After home affairs authorities issued her with an Asylum Seeker's
Temporary Permit which allows her to stay and work in South Africa, she had
hoped the income earned from plaiting women's hair would allow her the
basics of survival.

      But now the 19-year-old Moyo says her life in Johannesburg has become
"hell on earth" thanks to the South Africa Police Service (SAPS).

      "We (Zimbabwean refugees) seem to have become a lucrative industry for
the SA police," said an angry Moyo shortly after her recent release from the
Lindela refugee holding centre near Johannesburg.

      "They (SA police) are just as cruel as Mugabe's notorious militia.
They arrest us and demand bribes or sexual favours in exchange for not being

      Moyo has been arrested several times even though she holds the
temporary asylum permit, the most recent arrest was following yet another
police swoop on illegal immigrants in and around Hillbrow.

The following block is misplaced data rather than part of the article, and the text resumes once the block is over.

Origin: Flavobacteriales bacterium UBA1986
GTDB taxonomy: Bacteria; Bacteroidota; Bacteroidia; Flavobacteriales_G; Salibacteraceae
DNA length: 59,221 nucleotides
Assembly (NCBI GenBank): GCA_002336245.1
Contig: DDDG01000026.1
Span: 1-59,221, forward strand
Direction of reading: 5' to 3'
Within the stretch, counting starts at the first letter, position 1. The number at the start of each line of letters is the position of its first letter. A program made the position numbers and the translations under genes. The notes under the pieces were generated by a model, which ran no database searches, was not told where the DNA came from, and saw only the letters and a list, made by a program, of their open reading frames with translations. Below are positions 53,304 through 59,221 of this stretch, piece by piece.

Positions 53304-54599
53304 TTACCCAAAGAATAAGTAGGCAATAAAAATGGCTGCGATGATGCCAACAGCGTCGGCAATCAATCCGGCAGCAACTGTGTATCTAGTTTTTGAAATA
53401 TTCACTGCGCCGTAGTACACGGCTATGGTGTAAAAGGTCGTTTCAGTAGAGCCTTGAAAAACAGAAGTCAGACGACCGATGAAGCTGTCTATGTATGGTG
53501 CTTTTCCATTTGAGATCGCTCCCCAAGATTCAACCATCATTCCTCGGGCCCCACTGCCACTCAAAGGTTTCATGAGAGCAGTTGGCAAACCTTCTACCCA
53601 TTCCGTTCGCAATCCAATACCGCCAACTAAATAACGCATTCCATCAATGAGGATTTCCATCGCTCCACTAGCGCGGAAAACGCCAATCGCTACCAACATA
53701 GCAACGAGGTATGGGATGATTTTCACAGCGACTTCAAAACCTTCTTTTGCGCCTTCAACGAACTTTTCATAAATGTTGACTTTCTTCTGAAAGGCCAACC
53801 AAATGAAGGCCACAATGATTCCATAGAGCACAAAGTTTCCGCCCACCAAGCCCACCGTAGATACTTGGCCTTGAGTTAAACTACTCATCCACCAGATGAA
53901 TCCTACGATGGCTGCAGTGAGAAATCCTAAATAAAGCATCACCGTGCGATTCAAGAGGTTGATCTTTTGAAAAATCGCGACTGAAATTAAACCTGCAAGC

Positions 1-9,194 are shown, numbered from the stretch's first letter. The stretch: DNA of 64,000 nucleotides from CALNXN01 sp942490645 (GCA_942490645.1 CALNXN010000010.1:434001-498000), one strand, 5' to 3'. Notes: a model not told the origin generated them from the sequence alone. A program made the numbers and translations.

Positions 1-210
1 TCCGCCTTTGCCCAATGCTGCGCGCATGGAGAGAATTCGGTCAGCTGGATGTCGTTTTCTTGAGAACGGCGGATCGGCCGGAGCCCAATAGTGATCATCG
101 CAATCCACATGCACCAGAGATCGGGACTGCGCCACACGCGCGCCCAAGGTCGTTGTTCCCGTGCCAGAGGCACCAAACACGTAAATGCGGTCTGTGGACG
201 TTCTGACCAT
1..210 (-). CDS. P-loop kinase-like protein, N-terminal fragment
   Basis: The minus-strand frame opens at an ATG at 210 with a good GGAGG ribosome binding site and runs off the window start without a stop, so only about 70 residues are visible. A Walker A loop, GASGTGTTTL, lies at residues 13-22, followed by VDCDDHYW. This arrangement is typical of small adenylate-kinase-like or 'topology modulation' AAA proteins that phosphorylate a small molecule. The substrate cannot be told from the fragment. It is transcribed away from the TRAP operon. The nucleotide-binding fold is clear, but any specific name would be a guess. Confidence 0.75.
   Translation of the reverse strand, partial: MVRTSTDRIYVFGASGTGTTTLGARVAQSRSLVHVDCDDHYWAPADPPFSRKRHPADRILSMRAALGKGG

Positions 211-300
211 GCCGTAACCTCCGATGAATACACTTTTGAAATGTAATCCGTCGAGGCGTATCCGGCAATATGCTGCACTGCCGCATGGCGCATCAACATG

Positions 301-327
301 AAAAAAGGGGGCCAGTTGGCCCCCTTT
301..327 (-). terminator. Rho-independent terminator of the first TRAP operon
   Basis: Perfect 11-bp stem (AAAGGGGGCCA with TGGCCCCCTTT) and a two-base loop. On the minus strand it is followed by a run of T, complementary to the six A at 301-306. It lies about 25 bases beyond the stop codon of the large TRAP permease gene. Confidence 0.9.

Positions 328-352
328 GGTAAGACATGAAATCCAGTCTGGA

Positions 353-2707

She claims police officers tore up her permit and loaded her into the
back of a police truck bound for Lindela, where arrested immigrants are held
pending deportation.

      She was told she could avoid deportation if she had sex with each of
the four police officers and paid a R400 bribe.

      "I refused both options and they offloaded me at Lindela and urged my
deportation. They did not even mention that they had torn up my temporary
refugee permit and I was not an illegal immigrant."

      She was held for four days and her deportation papers were ready when
a sympathetic immigration official finally listened to her story. Her name
was checked against the department's computer files which confirmed that she
had been granted the temporary asylum permit. She was released.

      Several Zimbabwean political refugees who have been returned to
Zimbabwe have allegedly disappeared after being accused of "treachery".

      Despite the risks Moyo says she has decided to go public with her
story to expose "the sadistic" ways of the South African police with
desperate young Zimbabwean girls.

      She says many of her friends who have fled to Johannesburg have become